Never say never

How could someone who can’t see kayak? With a lot of motivation and ingenuity, and a litle help from technology.

Read more about this native of Turkey, who lost his sight when he was a child:

“The Water Belongs to Everyone, and This Blind Kayaker Will Prove It” (from KQED)

Here’s the app he uses: Be My Eyes. If you’re feeling philanthropic, maybe you can lend your eyes to someone who needs them.

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Volleyball + soccer + trampoline + music

= a sport called bossaball

This short video introduces the sport being played by at-risk kids in Bogota, Colombia (in Spanish, with English subtitles):

Here’s more about the sport: bossaballsports.com. You could use this for a research task.

It would be hard to demonstrate it yourself for the demonstration task, but you could gather together video clips and screenshots to show us how it’s played.

“A shift, a change in momentum”

The Autumn Sumo Tournament is starting this weekend. I happened across these two videos, which I enjoyed and even if you don’t know much about sumo (I love that I know the names of many of these rikishi, having been a sumo fan for the past couple of years and been to two tournaments at the Kokugikan in Tokyo) you may enjoy them too.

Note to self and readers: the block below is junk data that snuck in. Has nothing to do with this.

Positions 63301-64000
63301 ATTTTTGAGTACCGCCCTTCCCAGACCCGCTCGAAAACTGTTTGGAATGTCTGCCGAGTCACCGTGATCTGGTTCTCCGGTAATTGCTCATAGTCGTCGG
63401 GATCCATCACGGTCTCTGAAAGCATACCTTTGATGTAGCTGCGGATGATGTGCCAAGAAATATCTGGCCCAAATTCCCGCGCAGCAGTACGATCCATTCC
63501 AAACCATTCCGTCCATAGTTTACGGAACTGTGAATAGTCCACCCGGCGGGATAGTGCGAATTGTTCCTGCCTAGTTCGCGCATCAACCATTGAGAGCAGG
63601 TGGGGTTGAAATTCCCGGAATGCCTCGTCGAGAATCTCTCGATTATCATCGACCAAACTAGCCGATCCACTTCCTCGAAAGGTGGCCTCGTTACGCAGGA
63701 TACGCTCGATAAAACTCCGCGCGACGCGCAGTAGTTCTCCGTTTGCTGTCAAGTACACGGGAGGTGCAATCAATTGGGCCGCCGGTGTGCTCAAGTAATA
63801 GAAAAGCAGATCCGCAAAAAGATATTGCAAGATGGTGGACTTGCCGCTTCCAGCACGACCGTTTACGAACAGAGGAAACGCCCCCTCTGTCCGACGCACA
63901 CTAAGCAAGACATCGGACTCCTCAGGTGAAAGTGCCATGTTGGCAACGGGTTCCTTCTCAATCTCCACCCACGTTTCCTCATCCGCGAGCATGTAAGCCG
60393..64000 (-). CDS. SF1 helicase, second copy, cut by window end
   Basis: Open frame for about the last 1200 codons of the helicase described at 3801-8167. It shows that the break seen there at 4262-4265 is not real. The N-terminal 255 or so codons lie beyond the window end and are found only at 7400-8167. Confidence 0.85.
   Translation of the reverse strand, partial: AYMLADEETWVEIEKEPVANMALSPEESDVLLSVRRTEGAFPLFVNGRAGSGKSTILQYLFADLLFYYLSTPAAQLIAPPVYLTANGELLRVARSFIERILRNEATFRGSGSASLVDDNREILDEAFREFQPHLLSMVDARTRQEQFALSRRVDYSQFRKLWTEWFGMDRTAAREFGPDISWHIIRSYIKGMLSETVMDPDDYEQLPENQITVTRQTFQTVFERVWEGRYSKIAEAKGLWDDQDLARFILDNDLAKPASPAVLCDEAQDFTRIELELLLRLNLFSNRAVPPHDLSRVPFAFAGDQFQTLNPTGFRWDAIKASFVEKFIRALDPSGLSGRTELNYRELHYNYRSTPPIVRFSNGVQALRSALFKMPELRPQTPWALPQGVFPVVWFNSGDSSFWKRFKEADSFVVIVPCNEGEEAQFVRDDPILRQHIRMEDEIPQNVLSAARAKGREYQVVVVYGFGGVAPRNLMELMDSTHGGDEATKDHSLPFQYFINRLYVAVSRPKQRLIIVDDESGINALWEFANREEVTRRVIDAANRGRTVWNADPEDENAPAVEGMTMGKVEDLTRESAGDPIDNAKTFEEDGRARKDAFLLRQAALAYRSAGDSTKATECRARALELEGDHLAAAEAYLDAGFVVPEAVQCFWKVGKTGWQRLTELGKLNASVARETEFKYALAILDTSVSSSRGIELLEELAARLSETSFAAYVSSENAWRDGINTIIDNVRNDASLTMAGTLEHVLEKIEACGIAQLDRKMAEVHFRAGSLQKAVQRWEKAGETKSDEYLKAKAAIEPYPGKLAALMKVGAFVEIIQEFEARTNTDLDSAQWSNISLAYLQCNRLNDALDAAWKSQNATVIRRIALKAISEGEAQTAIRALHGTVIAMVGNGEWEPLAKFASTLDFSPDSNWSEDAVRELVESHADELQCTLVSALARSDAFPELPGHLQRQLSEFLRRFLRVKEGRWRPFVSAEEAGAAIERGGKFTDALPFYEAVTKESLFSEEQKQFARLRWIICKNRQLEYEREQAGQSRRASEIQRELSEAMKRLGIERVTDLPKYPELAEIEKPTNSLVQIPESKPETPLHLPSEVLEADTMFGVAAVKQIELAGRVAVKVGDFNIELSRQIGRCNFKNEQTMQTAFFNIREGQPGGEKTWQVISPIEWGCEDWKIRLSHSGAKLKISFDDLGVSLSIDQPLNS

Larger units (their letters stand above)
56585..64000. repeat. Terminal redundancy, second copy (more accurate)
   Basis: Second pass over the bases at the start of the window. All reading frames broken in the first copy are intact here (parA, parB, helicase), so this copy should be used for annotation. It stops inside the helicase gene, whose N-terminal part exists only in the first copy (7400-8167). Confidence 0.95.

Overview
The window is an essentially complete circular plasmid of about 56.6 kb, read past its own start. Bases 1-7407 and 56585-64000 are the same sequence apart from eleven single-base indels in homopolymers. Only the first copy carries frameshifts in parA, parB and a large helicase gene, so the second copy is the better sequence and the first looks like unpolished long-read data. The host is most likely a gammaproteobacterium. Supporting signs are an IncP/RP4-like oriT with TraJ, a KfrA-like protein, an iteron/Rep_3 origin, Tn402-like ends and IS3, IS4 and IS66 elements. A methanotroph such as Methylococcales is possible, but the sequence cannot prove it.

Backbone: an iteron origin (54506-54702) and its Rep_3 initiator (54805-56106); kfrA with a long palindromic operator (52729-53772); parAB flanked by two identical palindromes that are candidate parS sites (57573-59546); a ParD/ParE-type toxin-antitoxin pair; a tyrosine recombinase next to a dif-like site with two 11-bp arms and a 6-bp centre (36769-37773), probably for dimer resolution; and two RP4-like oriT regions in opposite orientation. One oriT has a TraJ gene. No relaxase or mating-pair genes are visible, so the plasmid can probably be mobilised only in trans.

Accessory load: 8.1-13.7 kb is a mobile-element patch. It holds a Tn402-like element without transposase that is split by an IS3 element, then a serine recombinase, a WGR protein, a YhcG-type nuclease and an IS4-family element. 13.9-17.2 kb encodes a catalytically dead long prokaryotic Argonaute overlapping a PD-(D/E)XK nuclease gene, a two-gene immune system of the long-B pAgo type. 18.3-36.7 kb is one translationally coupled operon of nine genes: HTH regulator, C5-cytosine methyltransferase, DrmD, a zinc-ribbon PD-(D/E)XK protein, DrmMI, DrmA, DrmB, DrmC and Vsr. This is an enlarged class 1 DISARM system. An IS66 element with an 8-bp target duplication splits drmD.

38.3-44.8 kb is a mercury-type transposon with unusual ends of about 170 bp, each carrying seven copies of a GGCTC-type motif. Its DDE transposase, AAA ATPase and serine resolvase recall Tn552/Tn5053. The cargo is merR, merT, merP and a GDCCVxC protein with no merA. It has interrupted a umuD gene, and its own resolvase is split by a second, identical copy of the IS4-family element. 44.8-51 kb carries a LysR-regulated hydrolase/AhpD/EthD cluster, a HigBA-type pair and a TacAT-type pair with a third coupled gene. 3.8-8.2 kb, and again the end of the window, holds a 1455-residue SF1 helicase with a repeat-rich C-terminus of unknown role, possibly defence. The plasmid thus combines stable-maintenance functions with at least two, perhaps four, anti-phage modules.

One focuses on the rikishi coming to and leaving the tournament. There’s no speaking, just a rather beautiful audio track, and it gets us thinking about tradition and modern conveniences.

The second one focuses on what the rikishi can do after they retire, especially the less successful ones. It’s rather bittersweet. Most of the speaking is in Japanese, with English subtitles, so it’s a good chance to focus on language similarities and differences.

I really liked the attitude of the rikishi who opened a restaurant. He has no regrets, he says.

“To make the best and not to waste everything the past.”

“It’s not an end. It’s a shift, a change in momentum.”